nasdaq vs nyse(important...too me at least)

Discussion in 'Trading' started by nwbprop, Oct 31, 2002.

  1. specialists arent that concerned with making money trading the stock.they don't have to be because they are making the spread on every order.they are more like a retail store just do volume at a set spread and rake in the money.thats why they never lose.
    naz is totally different.not only do you have dozens of mm you also have thousands of traders acting like mm all trying to under cut each other.both ways can be profitable its just different styles.
    #21     Nov 2, 2002
  2. vhehn,

    Based on what I read here on ET, specialists are much more proactive then just trading the spread. They will not hesitate to take a position if they know which direction the stock is heading (and they almost always know).

    But the main point of my post was the locals. Being our direct competition, they seem to be in a much better position to take money off the table then we are.

    And then again don't you have to deal with (thousands) of traders in NYSE stocks trying to undercut each other? It is less transparent due to absense of Level II screen, does not mean it is not happenning or it is any different then Nasdaq.
    #22     Nov 2, 2002
  3. reminds me of the argument that hedgers don't try to profit from their trades 'cause they're hedging. Notable exceptions (blowups) not withstanding, it's just not true. Traders "trade around their positions."

    Specialists trade to make money like any other trader does. His time horizon and his priorities are affected by his edge. He has the additional obligation of being THE buyer or THE seller. In exchange for having to be there, he is granted a franchise in a stock and the privilege of being the market.
    #23     Nov 2, 2002
  4. And then again don't you have to deal with (thousands) of traders in NYSE stocks trying to undercut each other? It is less transparent due to absense of Level II screen, does not mean it is not happenning or it is any different then Nasdaq.

    no its different.the specialist is much better able to hold the spread than the naz.he is also able to lock the book and print an order where ever he wants to ensure himself a profit.
    #24     Nov 2, 2002
  5. Tea


    I think the consensus answer here is:

    1.) The spreads are wider on equally liquid NYSE stocks with their specialist system vs. the Nasdaq market makers. Obviously the regulators need to bust open the NYSE's black box bid-ask spread and make it more transparent and accessible like the Nasdaq system.

    2.) The spread is not everything. Trade what makes you money. NYSE stocks are generally maturer and less erratic in their price movement than Nasdaq stocks. There is a time and place for all stocks, sectors etc.

    #25     Nov 2, 2002
  6. There are great opportunities in both OTC as well as Listid trading. Its a good idea to know how to play both. I traded otc exclusively for a year , then nyse for a I play both every day, lately there has been some bigger upside moves in some whippier otc stocks.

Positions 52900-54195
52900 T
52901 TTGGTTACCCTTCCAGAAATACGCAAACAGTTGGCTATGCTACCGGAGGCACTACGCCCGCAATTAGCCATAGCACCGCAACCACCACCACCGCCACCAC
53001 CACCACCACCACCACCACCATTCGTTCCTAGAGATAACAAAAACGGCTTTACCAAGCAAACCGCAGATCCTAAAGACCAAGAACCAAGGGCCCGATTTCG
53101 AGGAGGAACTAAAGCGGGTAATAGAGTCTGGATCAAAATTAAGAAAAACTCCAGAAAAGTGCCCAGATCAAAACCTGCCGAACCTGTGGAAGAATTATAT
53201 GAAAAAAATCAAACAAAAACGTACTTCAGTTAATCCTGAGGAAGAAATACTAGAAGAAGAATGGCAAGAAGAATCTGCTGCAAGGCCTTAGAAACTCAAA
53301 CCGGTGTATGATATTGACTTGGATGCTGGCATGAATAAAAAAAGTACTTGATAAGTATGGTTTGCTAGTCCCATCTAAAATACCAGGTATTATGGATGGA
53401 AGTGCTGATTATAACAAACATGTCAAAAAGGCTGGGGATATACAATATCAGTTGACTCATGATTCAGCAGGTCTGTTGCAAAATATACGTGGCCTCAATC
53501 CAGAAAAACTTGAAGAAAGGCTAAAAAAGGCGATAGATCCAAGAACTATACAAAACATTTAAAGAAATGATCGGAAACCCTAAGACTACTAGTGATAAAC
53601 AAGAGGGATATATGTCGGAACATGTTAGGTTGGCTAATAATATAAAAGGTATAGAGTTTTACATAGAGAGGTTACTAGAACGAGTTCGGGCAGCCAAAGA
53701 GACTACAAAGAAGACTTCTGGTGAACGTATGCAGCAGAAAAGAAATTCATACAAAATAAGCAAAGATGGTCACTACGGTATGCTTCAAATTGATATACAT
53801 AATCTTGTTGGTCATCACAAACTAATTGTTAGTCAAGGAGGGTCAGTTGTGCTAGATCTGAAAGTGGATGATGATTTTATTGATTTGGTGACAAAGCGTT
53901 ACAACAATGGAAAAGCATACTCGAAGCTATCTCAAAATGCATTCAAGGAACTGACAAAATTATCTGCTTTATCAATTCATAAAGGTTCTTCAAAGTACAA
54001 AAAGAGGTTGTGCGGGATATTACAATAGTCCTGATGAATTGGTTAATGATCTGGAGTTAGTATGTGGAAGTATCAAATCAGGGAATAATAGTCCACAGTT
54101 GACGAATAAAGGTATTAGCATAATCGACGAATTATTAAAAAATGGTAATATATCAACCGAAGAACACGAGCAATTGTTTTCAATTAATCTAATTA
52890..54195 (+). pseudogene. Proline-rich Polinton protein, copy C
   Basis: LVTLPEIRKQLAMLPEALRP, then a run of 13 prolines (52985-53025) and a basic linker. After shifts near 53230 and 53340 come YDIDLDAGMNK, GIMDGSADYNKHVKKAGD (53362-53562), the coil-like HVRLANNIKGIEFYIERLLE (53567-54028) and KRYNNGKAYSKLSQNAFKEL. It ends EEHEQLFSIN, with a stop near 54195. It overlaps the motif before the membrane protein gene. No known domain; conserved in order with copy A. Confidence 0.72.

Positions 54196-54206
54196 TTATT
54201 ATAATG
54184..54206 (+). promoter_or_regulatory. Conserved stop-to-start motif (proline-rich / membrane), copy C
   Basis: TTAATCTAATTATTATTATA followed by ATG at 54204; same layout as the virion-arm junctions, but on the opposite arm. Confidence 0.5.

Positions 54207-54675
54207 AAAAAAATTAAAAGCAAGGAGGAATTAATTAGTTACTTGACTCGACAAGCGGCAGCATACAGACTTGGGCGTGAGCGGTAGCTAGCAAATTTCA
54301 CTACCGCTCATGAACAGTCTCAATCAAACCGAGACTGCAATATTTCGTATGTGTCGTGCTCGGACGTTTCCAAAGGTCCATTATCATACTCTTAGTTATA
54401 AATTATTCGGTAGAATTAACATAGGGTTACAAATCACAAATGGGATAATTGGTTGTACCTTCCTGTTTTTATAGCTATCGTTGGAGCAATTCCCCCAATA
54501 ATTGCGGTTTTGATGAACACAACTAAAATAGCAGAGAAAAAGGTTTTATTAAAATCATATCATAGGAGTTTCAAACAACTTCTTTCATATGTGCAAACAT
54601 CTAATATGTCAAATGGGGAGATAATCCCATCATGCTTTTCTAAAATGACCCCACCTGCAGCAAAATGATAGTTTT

I used to get labeled (when trading prop)as 1 dimentional, only trading OTC, Now I understand better the need to be versatile enough to go where the opportunities are at the time. Just yesterday, I churned 200k NYSE shares for a waste of a day, and after hours whacked OTC on the msft news, enough to make it as great day.

    They both have advantages and disadvantages, but your development as a equity trader will be enhanced over time by
    having both skills in your back pocket,,,hell, soon enough you will have a third to focus on SSF. >>>>>>OTL
    #26     Nov 2, 2002
  7. I agree with your #1.

    As far as #2 is concerned, even though it is a correct statement it does not really help. The guy is new to trading and wanted an advice whether he has better chances with NYSE or Nasdaq stocks. Telling him to "trade what makes you money" obviously does answer his question.

    I am sure there is no statistics like 5 out of 100 Nasdaq traders and 7 out of 100 NYSE traders make it so you are better off with NYSE or vice versa.

    But there are obvious pros and cons to each exchange. The skills required to trade the exchanges are somewhat different. This is what we should be discussing in the thread.
    #27     Nov 2, 2002
  8. Tea


    You are the thread gets longer I tend to forget what the original question was about.

    #28     Nov 2, 2002
  9. In the end it all comes down to the strategy or strategies you choose to use to trade. For tape reading I think we can all agree, it's alot easier to read the mind of one, the specialist, rather then the mind of many, the market makers. If your trading based on technical analysis purely, then either market will do, but the Nasdaq tends to be more volatile. If you're scalping, either market will also do, but it'd be easier to scalp one or the other. Any opinions?
    #29     Nov 2, 2002
  10. Tea


    This doesn't directly apply to Nwbprop's question, but its on the subject of NYSE vs. Nasdaq.

    I remember when the NYSE specialists were trying to forestall decimalization (unsuccessful) and the opening up of their operation (successful). They said that the then current specialist system was better than the Nasdaq system because it provided for "price improvement".

    What they didn't tell you was that they would widen the bid-ask spread by say, 50% from what it should be and then offer a 50% price improvement discount.

    Such a deal!

    What amazed me was the amount of people who believed Dick Grasso and his ridiculous propaganda.

    #30     Nov 2, 2002